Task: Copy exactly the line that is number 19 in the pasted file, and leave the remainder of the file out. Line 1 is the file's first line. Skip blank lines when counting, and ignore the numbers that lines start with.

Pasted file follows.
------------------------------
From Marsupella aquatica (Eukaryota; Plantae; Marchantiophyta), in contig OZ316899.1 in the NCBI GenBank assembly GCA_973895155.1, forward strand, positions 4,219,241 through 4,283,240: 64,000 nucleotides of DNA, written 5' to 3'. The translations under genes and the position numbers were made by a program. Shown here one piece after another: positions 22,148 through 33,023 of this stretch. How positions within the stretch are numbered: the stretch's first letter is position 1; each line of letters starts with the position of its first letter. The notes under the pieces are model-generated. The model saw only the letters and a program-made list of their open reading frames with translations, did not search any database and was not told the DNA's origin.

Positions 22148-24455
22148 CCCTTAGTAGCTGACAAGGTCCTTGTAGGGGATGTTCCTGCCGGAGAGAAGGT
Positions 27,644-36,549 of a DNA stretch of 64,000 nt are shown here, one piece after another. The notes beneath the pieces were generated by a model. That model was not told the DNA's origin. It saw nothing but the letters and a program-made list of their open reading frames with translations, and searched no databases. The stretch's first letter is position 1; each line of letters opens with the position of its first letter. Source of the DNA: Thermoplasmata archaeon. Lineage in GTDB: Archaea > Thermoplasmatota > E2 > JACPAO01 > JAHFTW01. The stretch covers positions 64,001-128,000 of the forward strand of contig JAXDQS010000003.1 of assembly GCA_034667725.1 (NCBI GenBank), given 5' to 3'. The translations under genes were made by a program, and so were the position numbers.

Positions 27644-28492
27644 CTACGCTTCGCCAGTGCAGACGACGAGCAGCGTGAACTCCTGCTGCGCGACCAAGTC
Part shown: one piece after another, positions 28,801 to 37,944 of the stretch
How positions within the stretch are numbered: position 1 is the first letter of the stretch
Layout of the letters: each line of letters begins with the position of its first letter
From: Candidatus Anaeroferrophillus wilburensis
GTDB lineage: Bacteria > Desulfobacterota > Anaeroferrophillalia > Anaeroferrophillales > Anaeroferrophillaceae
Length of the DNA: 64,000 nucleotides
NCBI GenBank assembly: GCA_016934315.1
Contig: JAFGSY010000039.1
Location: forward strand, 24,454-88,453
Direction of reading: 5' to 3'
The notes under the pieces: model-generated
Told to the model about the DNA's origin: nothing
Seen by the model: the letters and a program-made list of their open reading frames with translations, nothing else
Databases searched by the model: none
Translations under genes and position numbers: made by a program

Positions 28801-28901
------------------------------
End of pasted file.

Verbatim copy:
Seen by the model: the letters and a program-made list of their open reading frames with translations, nothing else